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U.S. Attorney General Merrick Garland released a memorandum in early October directing the FBI and U.S. law firms across the country to hold meetings at the local and state levels to “discuss strategies for addressing threats against school administrators, board members, teachers and staff. ”

On Monday evening, Surry County Commissioner Eddie Harris made it clear that he opposes such moves and that federal authorities must steer clear of local school decisions.

He did this by submitting a resolution — unanimously approved by the board of directors — citing the need for parents to openly express their thoughts and concerns to school boards, and called on the county’s three school systems to express their dismay. to the federal government. authorities.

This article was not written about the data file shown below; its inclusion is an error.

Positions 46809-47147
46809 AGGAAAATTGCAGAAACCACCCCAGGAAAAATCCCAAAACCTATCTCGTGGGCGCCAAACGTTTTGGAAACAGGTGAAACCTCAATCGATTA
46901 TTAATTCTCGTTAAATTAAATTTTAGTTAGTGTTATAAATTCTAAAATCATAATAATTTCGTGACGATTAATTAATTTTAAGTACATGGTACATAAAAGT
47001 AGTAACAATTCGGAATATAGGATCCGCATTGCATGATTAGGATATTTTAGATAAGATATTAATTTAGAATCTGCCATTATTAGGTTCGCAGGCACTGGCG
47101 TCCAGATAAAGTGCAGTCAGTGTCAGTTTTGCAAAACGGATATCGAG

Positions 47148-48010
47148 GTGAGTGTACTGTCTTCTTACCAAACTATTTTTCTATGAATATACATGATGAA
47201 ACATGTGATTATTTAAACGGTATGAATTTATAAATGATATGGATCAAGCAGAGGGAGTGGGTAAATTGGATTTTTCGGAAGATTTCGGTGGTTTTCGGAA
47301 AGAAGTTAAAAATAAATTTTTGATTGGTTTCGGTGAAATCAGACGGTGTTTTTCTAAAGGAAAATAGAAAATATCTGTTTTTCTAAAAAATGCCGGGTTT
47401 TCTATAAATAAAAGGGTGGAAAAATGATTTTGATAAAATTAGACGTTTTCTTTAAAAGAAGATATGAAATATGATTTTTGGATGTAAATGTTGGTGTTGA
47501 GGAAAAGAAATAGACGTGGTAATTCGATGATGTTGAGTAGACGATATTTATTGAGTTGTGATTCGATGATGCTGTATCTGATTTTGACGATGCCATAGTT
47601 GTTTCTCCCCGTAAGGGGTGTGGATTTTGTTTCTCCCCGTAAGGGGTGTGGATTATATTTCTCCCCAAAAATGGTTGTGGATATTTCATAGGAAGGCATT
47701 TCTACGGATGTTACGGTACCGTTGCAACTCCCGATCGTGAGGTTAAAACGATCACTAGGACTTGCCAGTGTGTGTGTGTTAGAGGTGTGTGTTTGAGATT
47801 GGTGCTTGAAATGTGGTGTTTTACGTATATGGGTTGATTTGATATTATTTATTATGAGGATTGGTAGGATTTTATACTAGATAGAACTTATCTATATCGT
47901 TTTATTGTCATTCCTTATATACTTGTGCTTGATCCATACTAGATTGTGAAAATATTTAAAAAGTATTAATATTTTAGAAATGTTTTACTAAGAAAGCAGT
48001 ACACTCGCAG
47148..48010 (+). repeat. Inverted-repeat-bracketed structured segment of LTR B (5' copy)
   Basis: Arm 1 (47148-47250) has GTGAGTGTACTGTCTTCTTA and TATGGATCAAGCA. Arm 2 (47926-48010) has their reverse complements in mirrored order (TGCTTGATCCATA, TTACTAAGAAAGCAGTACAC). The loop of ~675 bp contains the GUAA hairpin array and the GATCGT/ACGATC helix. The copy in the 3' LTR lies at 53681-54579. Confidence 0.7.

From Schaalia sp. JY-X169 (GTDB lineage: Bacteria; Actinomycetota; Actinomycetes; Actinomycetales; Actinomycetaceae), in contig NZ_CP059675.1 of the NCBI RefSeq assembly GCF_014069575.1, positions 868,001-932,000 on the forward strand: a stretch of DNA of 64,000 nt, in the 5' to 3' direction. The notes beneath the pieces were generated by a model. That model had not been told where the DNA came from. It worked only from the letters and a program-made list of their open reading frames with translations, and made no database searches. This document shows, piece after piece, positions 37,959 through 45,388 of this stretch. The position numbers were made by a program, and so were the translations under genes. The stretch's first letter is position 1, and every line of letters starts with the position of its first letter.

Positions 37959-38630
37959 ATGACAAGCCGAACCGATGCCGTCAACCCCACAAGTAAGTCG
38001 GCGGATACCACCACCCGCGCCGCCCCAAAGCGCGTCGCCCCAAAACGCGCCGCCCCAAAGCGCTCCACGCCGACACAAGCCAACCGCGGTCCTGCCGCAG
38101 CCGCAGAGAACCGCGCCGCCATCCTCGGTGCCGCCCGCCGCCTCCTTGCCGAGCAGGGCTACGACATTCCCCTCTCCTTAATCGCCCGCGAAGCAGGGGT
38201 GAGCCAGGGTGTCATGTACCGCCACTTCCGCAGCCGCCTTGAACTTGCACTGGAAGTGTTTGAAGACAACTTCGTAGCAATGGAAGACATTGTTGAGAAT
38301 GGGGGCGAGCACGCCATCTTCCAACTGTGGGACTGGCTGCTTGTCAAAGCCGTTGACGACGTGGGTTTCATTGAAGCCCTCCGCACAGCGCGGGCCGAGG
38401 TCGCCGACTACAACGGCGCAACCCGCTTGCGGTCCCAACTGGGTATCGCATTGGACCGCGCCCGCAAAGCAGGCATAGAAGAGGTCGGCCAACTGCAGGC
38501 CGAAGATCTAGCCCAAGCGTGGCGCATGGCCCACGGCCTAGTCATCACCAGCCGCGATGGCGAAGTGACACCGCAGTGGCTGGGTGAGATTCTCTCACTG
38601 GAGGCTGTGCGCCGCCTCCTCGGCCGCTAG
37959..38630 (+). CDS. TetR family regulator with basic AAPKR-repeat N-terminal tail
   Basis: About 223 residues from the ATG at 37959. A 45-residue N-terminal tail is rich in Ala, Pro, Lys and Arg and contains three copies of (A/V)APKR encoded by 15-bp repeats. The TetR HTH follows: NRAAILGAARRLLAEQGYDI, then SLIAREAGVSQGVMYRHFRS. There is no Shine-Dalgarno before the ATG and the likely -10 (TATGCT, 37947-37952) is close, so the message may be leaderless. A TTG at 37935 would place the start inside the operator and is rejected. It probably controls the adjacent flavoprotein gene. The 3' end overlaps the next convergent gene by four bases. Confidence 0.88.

The Garland memo is in response to a letter from the National School Boards Association in September asking for help in abusive language. “We urge the federal government to intervene against individuals or hate groups targeting our schools and educators.”

The national school board group has since tried to soften their language, which some say makes the Garland memo irrelevant. A point of contention is the use of the terms “hate groups” and “domestic terrorism” in the original letter, phrases Garland does not use.

The Garland memo cited “a disturbing spike in harassment, intimidation and threats of violence against … (those) who participate in the vital work of running our country’s public school.” While recognizing that the “lively debate” is protected, the protection of freedom of expression does not allow for threats of violence or attempts at intimidation. AG Garland writes that such threats or intimidation are not only illegal, “they go against our nation’s core values.”

Harris sees it as crossing an area of ​​life that is personal to parents, not to mention a possible violation of the First Amendment. “The right of parents to involve their elective boards in any subject matter is fundamental to a free and open society and to protecting the interests of our nation’s children,” the resolution reads.